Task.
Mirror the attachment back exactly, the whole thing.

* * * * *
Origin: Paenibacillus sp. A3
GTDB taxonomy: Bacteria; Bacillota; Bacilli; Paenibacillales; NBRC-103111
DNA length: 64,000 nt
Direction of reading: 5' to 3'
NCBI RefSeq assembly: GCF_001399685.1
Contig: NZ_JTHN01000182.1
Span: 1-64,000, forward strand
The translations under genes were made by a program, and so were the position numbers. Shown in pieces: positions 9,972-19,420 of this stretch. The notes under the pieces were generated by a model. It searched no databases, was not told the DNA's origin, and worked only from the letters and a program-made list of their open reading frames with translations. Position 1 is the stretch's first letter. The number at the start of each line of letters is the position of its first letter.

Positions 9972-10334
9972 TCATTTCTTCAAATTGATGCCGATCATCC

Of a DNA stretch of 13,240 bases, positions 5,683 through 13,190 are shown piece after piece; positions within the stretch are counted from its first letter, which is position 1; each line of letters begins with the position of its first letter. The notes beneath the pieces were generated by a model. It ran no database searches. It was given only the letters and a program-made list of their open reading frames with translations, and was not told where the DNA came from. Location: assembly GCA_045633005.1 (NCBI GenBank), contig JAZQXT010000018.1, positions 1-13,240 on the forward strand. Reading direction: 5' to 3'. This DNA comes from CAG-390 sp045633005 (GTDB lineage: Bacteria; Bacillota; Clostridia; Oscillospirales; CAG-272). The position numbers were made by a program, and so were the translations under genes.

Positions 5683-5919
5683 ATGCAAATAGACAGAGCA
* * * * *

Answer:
Origin: Paenibacillus sp. A3
GTDB taxonomy: Bacteria; Bacillota; Bacilli; Paenibacillales; NBRC-103111
DNA length: 64,000 nt
Direction of reading: 5' to 3'
NCBI RefSeq assembly: GCF_001399685.1
Contig: NZ_JTHN01000182.1
Span: 1-64,000, forward strand
The translations under genes were made by a program, and so were the position numbers. Shown in pieces: positions 9,972-19,420 of this stretch. The notes under the pieces were generated by a model. It searched no databases, was not told the DNA's origin, and worked only from the letters and a program-made list of their open reading frames with translations. Position 1 is the stretch's first letter. The number at the start of each line of letters is the position of its first letter.

Positions 9972-10334
9972 TCATTTCTTCAAATTGATGCCGATCATCC

Of a DNA stretch of 13,240 bases, positions 5,683 through 13,190 are shown piece after piece; positions within the stretch are counted from its first letter, which is position 1; each line of letters begins with the position of its first letter. The notes beneath the pieces were generated by a model. It ran no database searches. It was given only the letters and a program-made list of their open reading frames with translations, and was not told where the DNA came from. Location: assembly GCA_045633005.1 (NCBI GenBank), contig JAZQXT010000018.1, positions 1-13,240 on the forward strand. Reading direction: 5' to 3'. This DNA comes from CAG-390 sp045633005 (GTDB lineage: Bacteria; Bacillota; Clostridia; Oscillospirales; CAG-272). The position numbers were made by a program, and so were the translations under genes.

Positions 5683-5919
5683 ATGCAAATAGACAGAGCA